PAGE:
An example of a familiar "Cloud Computing" application is Web-based email (Yahoo Mail, Gmail or Hotmail). You didn't have to setup a network, server, provide storage or install any email software on your computer to utilize the product. You just login and away you go from any Internet connected computer. All hardware and software updates, spam filtering, virus protection and IT support are taken care of for you by the service provider (and in this case the price is unbeatable).

The product's required computer infrastructure is setup at a remote location (data centre) and the service is delivered over the Internet. Almost all computer related resources are the responsibility of the Cloud Service provider (Servers, Software, updates, data protection, security, backup etc.) so you have nothing to worry about anymore... or so the sales pitch goes.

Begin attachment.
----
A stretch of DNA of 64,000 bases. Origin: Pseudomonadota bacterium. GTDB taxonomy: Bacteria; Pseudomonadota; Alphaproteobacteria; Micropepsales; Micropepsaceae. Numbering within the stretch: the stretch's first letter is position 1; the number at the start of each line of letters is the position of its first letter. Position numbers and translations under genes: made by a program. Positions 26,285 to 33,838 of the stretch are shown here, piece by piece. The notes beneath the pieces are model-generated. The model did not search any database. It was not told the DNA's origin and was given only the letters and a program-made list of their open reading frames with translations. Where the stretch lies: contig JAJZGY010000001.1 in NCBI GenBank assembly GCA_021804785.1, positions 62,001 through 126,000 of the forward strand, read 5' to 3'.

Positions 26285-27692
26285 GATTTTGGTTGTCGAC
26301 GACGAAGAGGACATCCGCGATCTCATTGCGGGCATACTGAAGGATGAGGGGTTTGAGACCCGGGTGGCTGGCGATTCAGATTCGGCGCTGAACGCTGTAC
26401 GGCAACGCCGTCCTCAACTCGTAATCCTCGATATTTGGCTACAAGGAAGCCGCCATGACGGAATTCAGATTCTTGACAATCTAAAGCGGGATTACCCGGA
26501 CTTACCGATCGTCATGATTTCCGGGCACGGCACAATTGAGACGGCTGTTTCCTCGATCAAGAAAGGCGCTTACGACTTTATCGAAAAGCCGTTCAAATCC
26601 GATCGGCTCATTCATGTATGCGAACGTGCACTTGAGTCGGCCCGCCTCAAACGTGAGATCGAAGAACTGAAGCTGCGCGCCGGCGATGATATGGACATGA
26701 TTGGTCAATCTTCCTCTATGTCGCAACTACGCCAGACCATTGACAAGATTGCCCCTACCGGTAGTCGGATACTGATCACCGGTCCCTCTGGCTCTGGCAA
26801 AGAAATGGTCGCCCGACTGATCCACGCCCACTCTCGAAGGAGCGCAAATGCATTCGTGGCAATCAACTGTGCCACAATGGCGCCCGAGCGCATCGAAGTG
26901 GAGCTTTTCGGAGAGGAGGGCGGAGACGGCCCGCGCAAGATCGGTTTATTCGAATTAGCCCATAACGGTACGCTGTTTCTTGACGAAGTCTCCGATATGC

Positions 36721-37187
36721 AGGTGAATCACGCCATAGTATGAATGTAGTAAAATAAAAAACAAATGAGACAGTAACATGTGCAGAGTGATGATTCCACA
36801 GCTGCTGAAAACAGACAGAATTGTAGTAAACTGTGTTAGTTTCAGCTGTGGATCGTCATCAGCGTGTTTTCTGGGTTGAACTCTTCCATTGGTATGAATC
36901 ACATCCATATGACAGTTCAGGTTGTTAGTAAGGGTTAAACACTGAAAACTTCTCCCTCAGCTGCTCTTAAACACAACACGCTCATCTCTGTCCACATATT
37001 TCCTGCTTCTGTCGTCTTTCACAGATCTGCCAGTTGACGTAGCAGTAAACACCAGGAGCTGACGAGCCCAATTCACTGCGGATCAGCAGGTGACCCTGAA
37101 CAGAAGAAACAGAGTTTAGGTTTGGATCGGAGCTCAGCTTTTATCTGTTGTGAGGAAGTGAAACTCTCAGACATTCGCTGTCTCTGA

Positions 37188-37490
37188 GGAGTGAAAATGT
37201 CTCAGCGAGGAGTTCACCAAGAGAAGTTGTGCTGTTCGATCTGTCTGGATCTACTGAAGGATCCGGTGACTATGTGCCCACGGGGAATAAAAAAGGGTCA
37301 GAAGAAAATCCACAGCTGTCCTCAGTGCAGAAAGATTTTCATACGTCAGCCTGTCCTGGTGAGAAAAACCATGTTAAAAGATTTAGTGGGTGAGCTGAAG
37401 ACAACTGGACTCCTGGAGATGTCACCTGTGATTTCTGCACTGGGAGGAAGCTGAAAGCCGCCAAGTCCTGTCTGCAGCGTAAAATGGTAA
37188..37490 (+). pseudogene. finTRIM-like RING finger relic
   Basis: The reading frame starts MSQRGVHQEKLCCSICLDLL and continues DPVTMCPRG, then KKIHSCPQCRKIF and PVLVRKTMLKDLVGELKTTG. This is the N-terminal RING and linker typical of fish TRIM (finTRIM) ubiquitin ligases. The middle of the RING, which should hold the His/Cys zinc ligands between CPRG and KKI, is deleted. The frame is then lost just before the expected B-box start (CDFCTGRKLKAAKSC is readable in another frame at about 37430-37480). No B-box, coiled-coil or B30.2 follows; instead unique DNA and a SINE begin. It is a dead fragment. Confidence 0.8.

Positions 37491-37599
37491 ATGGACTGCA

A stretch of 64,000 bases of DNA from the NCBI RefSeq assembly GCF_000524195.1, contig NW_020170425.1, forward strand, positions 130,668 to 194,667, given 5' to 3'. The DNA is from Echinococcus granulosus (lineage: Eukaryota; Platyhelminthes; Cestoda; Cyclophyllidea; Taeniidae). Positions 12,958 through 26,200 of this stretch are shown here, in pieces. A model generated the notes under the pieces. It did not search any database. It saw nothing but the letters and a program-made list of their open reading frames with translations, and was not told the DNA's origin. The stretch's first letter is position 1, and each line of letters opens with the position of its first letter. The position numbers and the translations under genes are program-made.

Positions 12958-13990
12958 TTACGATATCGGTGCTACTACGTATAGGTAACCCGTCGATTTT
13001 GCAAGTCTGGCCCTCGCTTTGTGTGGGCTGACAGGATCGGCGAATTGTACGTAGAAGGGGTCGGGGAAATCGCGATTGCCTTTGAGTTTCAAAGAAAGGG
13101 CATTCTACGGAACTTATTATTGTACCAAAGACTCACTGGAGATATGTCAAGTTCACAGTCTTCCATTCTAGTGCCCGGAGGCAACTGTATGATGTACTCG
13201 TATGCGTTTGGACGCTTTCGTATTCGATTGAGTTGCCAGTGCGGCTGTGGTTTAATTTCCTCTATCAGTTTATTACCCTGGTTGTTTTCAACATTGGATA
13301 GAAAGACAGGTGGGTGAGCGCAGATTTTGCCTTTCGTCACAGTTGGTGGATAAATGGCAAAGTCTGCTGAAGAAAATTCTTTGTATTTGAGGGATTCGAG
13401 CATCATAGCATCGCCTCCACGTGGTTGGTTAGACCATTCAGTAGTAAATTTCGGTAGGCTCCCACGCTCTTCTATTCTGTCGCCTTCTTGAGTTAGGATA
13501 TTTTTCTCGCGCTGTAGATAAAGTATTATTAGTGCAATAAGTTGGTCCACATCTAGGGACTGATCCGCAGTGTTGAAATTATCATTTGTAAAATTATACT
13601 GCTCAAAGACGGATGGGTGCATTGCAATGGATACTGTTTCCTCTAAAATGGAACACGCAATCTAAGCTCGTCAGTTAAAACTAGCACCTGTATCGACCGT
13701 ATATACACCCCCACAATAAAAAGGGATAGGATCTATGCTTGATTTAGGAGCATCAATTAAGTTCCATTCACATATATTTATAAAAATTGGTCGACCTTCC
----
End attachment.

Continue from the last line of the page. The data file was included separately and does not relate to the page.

Read the full article at FITS website here.

Send me an email (
) or contact FITS at (416) 640-2874 if you want to discuss Cloud Computing in further detail.

A Picture Worth A Thousand Viruses?

If it wasn't bad enough that you had to be careful what pages you look at while surfing the web, a recent rash of infections while using Google image search should have us wary of what pictures we view.

Virus-detectedExploiting a (hopefully temporary) weakness in Google's Image Search, thieves have been directing users to websites producing malicious software (malware) such as fake-virus warnings and other 'scareware' designed to trick you into doing something you really shouldn't.

 While Google seems to have made progress with the tough job of removing or warning of links leading to malware in normal searches, Google’s image search is a whole new problem
area. In the mean-time, Google is actively working on a solution, so stand-by, or conuct yourself accordingly, or switch your image search engine or start blocking scripts or something.
As a lot of malware relies on scripts to perform their dastardly duties, programs that block scripts (E.g. the No-Script add-on for Firefox) will let you decide which sites should be allowed to run these special programs. (Before you get too excited over this simple solution you should know there are many good scripts as well as bad ones... so you will have some decisions to make running with this filter, which is why this solution isn't dead easy).